Magazine article Clinical Psychiatry News

Health Disparities: Not Just a Clinical Issue

Magazine article Clinical Psychiatry News

Health Disparities: Not Just a Clinical Issue

Article excerpt

Imagine having your child exercise in the bathroom because fellow renters are sleeping in all the other rooms in your apartment, and it's too dangerous to send him outside.

This was the lament of a mother in a community where we have a program to address the high rates of childhood obesity. It illustrates why it's not enough to use a medical approach to treat health disparities such as obesity. Instead of focusing downstream on medical weight management for already obese children, we are working upstream to change the environments that breed obesity, inactivity, and too few opportunities for healthful eating.

We're working to improve nutrition standards in schools so that children are served healthy meals. Often, these are the same schools that don't have decent playgrounds or equipment, and have too few teachers for physical education; they are in neighborhoods where parks and walkways, if they exist, are too dangerous because of high traffic and crime, and the stores sell liquor and snack food, but no fresh produce. Improving food and physical activity environments in schools and neighborhoods requires that everyone pitches in.

Similarly, asthma disparities are linked to adverse conditions in communities. The San Joaquin Valley and the Los Angeles Basin have some of the worst air pollution in this country, and in turn, have high rates of asthma in children and adults. Our programs are working with community organizations, schools, and policymakers to change the conditions that lead to asthma. For instance, community advocates have persuaded industries to improve their air quality standards, have fought for stronger policies against agricultural dust and other causes of pollution, and have helped pass legislation to allow asthmatic children to carry inhalers in school.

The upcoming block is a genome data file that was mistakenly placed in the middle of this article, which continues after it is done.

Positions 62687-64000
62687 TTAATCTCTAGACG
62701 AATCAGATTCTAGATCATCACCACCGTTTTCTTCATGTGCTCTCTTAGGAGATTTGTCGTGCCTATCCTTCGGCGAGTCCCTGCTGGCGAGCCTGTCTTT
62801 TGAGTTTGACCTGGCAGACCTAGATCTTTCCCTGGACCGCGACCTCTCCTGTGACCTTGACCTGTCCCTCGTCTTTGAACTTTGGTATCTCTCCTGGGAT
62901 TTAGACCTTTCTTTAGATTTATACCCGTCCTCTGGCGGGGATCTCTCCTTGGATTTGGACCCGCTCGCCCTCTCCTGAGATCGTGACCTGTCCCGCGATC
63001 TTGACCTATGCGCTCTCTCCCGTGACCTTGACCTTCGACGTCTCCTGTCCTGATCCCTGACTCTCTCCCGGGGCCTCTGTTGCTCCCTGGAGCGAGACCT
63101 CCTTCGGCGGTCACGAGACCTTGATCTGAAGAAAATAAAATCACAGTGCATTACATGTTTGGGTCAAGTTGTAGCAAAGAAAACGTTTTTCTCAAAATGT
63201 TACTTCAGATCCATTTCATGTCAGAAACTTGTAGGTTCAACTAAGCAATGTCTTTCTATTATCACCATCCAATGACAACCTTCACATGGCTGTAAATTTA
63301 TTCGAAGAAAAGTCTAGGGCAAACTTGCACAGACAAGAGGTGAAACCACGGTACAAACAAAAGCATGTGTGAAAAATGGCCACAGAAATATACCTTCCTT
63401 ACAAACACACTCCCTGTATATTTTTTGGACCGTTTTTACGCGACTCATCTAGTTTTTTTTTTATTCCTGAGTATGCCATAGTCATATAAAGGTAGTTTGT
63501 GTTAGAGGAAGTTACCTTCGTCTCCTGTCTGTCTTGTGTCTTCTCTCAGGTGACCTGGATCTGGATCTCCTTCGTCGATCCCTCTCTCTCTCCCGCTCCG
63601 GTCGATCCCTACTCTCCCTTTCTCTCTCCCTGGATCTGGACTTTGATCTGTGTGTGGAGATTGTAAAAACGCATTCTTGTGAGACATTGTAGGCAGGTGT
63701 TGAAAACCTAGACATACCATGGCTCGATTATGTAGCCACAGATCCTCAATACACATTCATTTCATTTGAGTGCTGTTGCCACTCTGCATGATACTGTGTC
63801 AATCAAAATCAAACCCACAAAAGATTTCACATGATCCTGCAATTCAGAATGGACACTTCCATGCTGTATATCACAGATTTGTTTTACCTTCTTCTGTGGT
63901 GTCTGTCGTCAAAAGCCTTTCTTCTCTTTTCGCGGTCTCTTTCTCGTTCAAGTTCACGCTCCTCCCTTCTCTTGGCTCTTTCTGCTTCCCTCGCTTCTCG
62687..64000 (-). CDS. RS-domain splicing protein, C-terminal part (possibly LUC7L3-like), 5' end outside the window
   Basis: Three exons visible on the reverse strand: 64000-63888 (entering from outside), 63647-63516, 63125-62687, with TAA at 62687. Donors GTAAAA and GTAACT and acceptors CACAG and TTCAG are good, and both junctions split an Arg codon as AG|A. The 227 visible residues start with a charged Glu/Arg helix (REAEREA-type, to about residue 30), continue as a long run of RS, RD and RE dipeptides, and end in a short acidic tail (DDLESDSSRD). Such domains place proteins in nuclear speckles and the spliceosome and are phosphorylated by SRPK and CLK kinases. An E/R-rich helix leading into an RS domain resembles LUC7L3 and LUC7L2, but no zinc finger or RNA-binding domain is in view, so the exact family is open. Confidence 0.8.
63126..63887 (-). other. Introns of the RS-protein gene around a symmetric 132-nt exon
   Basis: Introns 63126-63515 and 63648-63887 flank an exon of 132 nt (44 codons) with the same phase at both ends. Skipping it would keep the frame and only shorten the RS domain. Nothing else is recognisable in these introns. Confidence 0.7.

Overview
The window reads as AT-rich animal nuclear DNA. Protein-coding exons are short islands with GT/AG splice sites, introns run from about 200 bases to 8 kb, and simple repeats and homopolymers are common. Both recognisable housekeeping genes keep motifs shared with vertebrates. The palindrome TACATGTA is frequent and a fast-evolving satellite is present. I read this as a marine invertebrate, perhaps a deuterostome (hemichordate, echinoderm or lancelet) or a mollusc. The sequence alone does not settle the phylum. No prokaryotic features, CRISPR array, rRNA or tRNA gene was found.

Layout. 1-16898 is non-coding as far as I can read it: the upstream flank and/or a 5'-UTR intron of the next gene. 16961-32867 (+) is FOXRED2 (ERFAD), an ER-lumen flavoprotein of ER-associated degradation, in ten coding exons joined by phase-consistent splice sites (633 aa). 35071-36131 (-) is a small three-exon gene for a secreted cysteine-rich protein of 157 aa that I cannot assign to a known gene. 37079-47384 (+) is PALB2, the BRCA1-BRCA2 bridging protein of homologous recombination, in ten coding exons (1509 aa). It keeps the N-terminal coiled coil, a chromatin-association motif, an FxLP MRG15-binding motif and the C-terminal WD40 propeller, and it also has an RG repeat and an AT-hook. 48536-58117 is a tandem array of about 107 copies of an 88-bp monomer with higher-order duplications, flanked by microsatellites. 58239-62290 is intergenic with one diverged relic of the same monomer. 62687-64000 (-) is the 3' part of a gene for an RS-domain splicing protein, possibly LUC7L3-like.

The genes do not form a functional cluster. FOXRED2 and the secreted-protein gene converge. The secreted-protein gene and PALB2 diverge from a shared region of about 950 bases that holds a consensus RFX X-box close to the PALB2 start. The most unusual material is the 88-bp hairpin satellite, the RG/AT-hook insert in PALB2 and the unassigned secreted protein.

Unemployment is a big contributor to health disparities. We support programs that help people find jobs with health insurance coverage and a living wage.

Much of our work involves strengthening community institutions. Attacking the root causes of health disparities is difficult and takes a long time. Institutions such as community organizations, schools, clinics, and local public health departments are where the work is sustained and carried out. They're in the community to stay, and they're the ones that are held accountable, too. …

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